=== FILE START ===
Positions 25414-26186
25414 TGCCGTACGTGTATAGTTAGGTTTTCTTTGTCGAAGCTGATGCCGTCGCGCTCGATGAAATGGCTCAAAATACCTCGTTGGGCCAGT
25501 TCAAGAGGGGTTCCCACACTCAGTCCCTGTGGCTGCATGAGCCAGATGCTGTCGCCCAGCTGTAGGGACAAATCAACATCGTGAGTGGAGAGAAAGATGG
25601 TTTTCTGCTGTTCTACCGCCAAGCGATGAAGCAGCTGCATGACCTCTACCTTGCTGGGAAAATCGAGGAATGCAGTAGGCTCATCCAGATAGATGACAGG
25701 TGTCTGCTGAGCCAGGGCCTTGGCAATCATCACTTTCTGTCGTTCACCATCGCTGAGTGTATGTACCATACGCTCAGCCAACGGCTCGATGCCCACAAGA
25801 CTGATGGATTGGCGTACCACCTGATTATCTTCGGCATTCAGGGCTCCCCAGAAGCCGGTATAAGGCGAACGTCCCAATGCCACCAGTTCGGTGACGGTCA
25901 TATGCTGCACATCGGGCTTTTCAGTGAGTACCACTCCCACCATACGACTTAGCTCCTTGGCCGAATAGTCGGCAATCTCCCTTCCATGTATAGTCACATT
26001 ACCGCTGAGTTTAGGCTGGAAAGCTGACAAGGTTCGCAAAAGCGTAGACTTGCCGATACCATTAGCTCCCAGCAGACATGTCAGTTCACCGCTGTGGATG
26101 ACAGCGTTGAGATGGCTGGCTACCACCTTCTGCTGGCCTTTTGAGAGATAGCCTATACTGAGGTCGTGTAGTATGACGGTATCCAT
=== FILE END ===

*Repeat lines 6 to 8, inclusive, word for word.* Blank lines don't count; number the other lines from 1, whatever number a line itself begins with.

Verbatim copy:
25801 CTGATGGATTGGCGTACCACCTGATTATCTTCGGCATTCAGGGCTCCCCAGAAGCCGGTATAAGGCGAACGTCCCAATGCCACCAGTTCGGTGACGGTCA
25901 TATGCTGCACATCGGGCTTTTCAGTGAGTACCACTCCCACCATACGACTTAGCTCCTTGGCCGAATAGTCGGCAATCTCCCTTCCATGTATAGTCACATT
26001 ACCGCTGAGTTTAGGCTGGAAAGCTGACAAGGTTCGCAAAAGCGTAGACTTGCCGATACCATTAGCTCCCAGCAGACATGTCAGTTCACCGCTGTGGATG